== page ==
Blade Runner and what it means to be human in the age of AI

Blade Runner 2049 is out this week, raising provocative questions about the future of artificial intelligence. We look at what our pop culture fascination with androids and human-like tech says about what makes us human.
What does our pop culture fascination with androids and human-like tech say about what makes us human? (Michelle Parise)

This segment originally aired in October, 2017.

This week, Blade Runner 2049 came out in theatres, and the Spark team is really excited!

We love the original Blade Runner (well not the 1982 theatrical release with its happy ending and missing scenes, rather The Director's Cut (1992) or The Final Cut (2007) which are both soooooooo much better!)

Besides nerding-out over which version of Blade Runner is best and whether the new one stacks up, the Spark team also loves thinking about the way fictional cyborgs, replicants and androids challenge us to think about what it really means to be human.

We can look as far back as Ovid's Pygmalion, a poem about an artist who falls in love with a sculpture...

Art hid with art, so well perform'd the cheat,
It caught the carver with his own deceit:
He knows 'tis madness, yet he must adore,
And still the more he knows it, loves the more:
The flesh, or what so seems, he touches oft,
Which feels so smooth, that he believes it soft.

And then the sculpture comes to life! Whether he likes her as much once she's animate, we'll never know, since Ovid moves on to his next poem in the Metamorphoses.

But our guess is, she became just as tiresome as all the real ladies were to picky ole Pygmalion (read the whole poem, and you'll get the drift!)

Whether it's a sculpture or a cyborg, there's something compelling about the idea of an artificial being that has consciousness. Like cyborg Major Motoko Kusanagi in Ghost in the Shell...

And of course, the Blade Runner replicant Roy Batty...

As a metaphor, these fictional characters help us explore the deep connections we have with technologies. And help satisfy our fascination with bringing objects "to life".

And so the Spark team can't help but circle back to some of the questions we've asked over the years, especially now that context aware devices are becoming more a part of our everyday lives.

Can a future where machines are aware aware be far behind?

When the movie Ex Machina came out in 2015, Spark host Nora Young spoke to philosophy professor Evan Thompson. She wondered if it would help us understand AI better if we could grapple a bit with the mystery of human consciousness.

Evan is the author of Waking, Dreaming, Being: Self and Consciousness in Neuroscience, Meditation and Philosophy. According to Evan, shared experience is key to human consciousness.

"People think the question would be for a robot or android or artificial intelligence, is that system really conscious?" he told Nora, "And that is an important question, but one of the ways we would be affected in our thinking about that would be whether that system or being is able to enter into the kind of shared subjective life that we have with each other."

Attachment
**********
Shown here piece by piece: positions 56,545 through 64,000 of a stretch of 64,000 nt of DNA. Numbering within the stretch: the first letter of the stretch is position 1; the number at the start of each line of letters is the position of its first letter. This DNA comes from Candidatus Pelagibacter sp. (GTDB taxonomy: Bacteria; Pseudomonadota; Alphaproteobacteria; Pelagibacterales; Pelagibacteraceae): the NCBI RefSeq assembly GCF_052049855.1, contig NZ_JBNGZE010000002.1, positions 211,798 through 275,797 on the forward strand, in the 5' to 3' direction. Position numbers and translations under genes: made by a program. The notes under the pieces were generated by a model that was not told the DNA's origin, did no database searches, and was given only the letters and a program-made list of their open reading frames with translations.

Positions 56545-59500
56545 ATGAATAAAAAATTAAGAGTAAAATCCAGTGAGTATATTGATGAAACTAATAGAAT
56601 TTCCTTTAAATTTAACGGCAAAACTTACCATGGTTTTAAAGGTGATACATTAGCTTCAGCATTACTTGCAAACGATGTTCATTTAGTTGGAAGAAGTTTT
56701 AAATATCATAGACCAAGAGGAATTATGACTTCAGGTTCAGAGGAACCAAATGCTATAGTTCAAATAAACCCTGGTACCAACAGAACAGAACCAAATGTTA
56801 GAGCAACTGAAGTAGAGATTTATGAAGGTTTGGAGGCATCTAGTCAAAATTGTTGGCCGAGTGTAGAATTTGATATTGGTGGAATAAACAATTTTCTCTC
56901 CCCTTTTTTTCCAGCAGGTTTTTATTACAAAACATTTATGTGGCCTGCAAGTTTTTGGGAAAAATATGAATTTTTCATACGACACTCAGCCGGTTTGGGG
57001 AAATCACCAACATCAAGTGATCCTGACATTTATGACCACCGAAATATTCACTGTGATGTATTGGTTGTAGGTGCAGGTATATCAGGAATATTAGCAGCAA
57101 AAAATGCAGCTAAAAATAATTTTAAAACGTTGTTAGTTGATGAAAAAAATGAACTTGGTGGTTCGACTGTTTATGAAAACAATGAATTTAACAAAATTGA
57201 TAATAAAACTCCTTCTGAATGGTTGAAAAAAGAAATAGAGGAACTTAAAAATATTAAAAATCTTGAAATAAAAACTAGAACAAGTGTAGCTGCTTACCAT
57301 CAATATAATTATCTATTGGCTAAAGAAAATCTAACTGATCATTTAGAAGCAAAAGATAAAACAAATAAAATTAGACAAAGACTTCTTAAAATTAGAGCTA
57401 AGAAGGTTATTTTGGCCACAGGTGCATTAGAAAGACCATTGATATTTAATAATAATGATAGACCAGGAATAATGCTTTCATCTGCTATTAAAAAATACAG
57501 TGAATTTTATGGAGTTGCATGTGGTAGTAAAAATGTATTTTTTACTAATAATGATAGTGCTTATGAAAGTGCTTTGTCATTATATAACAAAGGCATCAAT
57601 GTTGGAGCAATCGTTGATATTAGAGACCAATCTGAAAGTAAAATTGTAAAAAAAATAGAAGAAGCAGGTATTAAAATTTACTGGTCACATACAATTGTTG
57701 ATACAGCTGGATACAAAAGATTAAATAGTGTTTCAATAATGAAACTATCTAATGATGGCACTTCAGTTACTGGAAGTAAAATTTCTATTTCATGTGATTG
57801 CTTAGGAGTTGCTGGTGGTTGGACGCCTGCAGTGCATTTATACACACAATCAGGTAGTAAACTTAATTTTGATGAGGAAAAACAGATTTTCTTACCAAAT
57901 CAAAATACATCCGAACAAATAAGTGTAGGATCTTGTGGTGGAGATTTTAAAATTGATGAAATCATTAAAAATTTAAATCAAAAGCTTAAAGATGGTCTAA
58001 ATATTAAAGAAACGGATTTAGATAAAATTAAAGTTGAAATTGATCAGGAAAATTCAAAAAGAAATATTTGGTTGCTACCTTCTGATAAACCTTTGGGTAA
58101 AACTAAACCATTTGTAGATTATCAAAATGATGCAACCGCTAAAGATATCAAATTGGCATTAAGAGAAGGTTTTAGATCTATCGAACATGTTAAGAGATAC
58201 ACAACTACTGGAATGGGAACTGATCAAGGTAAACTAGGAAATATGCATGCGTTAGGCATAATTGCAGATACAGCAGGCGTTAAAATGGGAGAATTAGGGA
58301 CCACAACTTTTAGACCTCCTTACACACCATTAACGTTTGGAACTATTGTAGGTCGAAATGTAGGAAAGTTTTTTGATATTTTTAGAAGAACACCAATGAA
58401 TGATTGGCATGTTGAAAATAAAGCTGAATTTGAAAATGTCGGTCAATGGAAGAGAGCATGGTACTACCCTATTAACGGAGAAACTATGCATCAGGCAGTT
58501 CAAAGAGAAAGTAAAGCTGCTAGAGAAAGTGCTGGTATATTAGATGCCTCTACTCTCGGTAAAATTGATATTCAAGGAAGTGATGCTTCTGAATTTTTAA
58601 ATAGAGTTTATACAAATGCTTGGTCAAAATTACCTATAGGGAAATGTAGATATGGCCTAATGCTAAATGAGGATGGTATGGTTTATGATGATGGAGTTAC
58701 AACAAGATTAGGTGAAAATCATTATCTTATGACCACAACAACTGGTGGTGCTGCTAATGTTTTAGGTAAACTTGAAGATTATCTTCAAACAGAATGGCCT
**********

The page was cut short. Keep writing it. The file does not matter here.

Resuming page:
And although Evan said he believed consciousness is something an AI could have one day theoretically, "I don't think it would be possible simply through fancy programing."

"Consciousness depends on specific biological processes so if one were to create a system that would be conscious, one would have to duplicate the  power of those  complex biological processes, the electrochemical processes we see in the human brain and living cells and organisms."

As Evan said, biological processes and shared experiences are key to human consciousness. They're what set us apart from any artificial intelligence we develop. But does that even matter?

Like the replicants in Blade Runner, or the disembodied voice of a personal assistant like Cortana or Siri, what if just seeming like there's consciousness is enough for us?

There's something a little bit strange when, for example, Siri will crack a joke or say something sassy about its rival AI programs, because we don't expect software to have opinions at all.- Brian Christian, author of "The Most Human Human"

In 2013, we spoke to author Brian Christian about the film Her, the story of a man who falls deeply "in love" with the disembodied voice of a computer operating system.

The premise may seem a little far-fetched, but it's actually not that big a leap considering how we already relate to AI programs that seem human...

"We don't really interact with Siri as though it's a book written by an author. We treat it as its own thing." Brian told Nora in 2013, "So if Siri says something funny, we don't fall in love with the programmer, we fall in love with the program."

The thing is, we're designing systems that we rely on more and more for customized, personalized tasks. Systems that are around us all the time, and that we relate to in human-like ways.

We want to relate to them in human ways. Think of those digital assistants like Siri that we talk to on our phones, or increasingly, in our homes.

As our relationship to our devices becomes more intimate, maybe that world of the movie Her, or Blade Runner 2049, is not as strange as it seems.